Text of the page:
Wednesday, January 19, 2011

No Photography Allowed: This Nonsense Is Really Going Too Far.

No Photography Allowed: This Nonsense Is Really Going Too Far.

Americans are under constant surveillance everyday and everywhere and yet let us try to have some fun or exercise some creative artistry, and holy hell here come the photo police!

Submitted by Ann on Sun, 09/06/2009 - 13:33

"If it doesn't spread, it's dead." Don't worry, not another 'send your flu-buddy to get your medicines' warning, but the title of a paper by Henry Jenkins on social media.

"What has this to do with taking photographs in museums?", you'll ask. Well, quite a bit. Museums benefit of their collection being popular and 'hot': more visitors, more book sales, more research, more funding and more prestige. Most advertisement companies would be delighted at the idea of thousands of people wanting to take photographs of their products to show them to their friends.

Even more delighted if people would post them on the internet with the bylines "Look how marvelous!" and "I had a great time!" Yet many museums are taking the opposite path, saying 'Njet!' to photography in their galleries and sending visitors home with at most a postcard to show to their closest friends. How could this policy of shunning free publicity mean any gain for these museums long-term, and even more important: in which way do their visitors benefit from this 'NO PHOTOGRAHY ALLOWED!' policy?

How can visitors be 'co-owners' of museums if they can't own an image from their experience?

Nina Simon, the blogger behind Museum 2.0, is currently working on the book 'The Participatory Museum: A Practical Guide' and for this took a thorough look at why at the moment a large number of collection-based art and history museums continue to maintain highly restrictive photo policies, and how this does not really make sense.

"No Photography Allowed" - A History of Photo Taking Bans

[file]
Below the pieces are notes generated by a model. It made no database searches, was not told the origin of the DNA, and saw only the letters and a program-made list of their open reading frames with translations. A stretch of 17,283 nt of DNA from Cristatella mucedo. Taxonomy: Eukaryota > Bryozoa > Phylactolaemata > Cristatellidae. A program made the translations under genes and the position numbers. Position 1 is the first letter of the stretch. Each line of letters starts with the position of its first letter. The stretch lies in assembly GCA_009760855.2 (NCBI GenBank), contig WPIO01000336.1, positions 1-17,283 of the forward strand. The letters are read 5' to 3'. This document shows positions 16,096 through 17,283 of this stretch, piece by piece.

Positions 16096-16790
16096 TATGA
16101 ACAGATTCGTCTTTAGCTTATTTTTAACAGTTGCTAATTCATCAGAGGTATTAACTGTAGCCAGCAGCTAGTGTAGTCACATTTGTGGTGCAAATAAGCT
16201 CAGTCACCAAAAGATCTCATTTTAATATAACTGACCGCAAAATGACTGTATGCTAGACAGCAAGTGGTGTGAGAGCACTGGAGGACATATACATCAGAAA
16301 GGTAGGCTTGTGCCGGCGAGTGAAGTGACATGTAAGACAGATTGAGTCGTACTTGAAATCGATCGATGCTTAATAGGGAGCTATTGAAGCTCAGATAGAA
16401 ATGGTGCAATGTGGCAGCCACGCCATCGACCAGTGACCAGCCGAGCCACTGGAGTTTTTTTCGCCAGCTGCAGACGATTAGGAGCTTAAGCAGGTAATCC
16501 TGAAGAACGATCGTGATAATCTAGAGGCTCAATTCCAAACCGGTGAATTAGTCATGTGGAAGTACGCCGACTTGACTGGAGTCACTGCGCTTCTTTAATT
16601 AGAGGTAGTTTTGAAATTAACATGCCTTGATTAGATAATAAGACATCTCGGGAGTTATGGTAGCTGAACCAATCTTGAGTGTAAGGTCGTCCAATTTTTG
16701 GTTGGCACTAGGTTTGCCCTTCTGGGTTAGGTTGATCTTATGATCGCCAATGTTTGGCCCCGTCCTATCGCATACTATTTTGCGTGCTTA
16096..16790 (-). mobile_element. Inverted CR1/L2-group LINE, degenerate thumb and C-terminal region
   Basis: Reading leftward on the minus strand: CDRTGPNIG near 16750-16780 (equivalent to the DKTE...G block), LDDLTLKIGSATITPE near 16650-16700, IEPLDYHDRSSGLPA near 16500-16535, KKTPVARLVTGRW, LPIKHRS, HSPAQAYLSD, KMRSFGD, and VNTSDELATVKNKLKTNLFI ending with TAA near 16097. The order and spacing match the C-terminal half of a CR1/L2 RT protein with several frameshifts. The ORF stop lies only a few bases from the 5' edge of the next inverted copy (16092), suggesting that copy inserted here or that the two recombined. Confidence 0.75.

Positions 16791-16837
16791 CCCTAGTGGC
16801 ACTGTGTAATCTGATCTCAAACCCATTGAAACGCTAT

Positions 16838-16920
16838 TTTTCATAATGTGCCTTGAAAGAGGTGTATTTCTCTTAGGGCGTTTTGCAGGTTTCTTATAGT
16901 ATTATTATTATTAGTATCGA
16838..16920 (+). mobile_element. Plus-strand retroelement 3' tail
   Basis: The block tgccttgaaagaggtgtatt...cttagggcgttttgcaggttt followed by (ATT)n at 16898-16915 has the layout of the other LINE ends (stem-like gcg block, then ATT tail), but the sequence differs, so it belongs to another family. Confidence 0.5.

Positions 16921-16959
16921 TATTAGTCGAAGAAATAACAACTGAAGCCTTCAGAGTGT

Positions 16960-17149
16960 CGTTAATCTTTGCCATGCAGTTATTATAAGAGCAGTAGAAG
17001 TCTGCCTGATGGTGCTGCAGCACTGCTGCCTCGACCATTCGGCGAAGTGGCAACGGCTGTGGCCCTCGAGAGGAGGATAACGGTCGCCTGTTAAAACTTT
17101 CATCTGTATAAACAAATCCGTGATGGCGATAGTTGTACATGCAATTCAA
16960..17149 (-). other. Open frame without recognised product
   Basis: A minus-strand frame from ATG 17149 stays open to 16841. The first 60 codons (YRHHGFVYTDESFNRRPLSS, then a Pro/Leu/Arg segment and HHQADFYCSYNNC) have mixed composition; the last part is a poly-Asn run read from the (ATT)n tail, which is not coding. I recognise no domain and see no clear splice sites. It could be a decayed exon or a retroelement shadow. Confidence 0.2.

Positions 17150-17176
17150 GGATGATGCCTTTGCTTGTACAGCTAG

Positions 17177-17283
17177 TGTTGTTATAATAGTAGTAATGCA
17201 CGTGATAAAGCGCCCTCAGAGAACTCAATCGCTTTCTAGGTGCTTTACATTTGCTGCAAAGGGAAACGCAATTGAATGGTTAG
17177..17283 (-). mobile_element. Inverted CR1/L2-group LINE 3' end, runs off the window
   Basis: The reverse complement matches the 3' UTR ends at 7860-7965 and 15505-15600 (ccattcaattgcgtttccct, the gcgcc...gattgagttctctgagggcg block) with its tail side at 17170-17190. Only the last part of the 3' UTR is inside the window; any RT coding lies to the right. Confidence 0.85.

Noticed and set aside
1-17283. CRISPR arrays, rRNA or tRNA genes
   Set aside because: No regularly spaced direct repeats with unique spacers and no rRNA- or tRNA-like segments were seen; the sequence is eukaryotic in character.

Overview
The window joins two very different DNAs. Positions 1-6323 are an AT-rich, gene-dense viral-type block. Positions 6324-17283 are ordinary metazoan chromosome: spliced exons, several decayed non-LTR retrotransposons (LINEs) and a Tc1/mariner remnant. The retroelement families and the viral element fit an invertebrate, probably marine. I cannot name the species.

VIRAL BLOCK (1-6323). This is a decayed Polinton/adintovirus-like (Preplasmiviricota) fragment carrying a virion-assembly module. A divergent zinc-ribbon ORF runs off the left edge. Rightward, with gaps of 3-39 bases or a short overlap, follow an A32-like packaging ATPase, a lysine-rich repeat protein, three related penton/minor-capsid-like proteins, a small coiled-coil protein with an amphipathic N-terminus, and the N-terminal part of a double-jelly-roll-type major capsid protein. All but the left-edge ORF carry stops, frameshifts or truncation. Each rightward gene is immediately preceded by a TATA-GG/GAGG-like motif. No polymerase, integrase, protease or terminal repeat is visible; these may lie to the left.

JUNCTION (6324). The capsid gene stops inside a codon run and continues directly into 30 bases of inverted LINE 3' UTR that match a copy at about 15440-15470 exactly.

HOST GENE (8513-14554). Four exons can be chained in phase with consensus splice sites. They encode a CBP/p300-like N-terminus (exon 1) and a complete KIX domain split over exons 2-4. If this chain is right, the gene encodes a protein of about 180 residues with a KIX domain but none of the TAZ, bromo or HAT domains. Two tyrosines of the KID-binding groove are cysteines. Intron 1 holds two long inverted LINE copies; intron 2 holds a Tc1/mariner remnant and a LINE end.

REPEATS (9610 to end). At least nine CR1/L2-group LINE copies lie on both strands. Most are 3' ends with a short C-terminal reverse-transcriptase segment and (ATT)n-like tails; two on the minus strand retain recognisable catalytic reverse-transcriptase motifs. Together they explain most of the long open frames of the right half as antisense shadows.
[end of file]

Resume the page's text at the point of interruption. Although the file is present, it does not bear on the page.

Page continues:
A Photographer's Worst Nightmare

We have all seen the signs. We have all heard the phrase. "No Photography or Videotaping Allowed." These signs and warnings are to be expected at theaters, private  landmarks, and  even art exhibits. However, a recent trip to an establishment with locations around the globe resulted in surprise and a verbal lashing from the establishment's owner. No, it was not a movie theater or an art gallery. It was a Burger King fast-food restaurant.

Photographers around the world have been faced with increased security as a result of terrorism and suspicious activity. For example, New York City established a "No Photography" rule inside subway stations after September 11, 2001. A flash in the subway tunnel would land photographers a $25 fine. In 2005, however, the photography ban was dropped after opposition from several photography organizations and free speech advocates. The summer of 2007 brought a renewed concern for photographers as New York City tossed the idea of requiring permits and insurance for many photographers who plan to use city-owned property -- including sidewalks.

The first "photograph" was taken on August 19, 1839, by Louis Daugerre. Little did he know, his groundbreaking daguerreotype paved the way for a future of capturing birthdays, births, vacations, celestial events... basically everything. Just three decades ago, photography was limited to professionals and those who could afford personal hand-held cameras and film. Then came the revolution in photography - the migration from film to digital. As prices for digital equipment continue to fall, more households are able to afford quality camera equipment to capture memories for a lifetime. With digital cameras in the hands of more people, "No Photography" signs have been popping-up in more places each year. Is it a security issue, or is it simply a matter of privacy, or is it caused by something else? …
1  2 3

In June, a Washington, D.C., television crew investigated several claims by photographers about security at Union Station preventing people from taking pictures, even though there were no "No Photography" notices anywhere. In fact, as the television crew interviewed an Amtrak spokesman about how photography is allowed, a security guard confronts the cameraman and tells him to stop filming. Here, the security guard is asked why and responds by stating there is a policy on photography, yet refuses to state the policy. This incident raises more questions about "No Photography" policies -- how can the policies be successfully enforced, and in cases like the Union Station incident, how can photographers challenge the policies without causing a commotion?”

If You open my Photo site you will see why I am getting fed up with the Paranoia and stupidity

And open this as large as you can for a view of “State of The Art Digital Photography

No comments: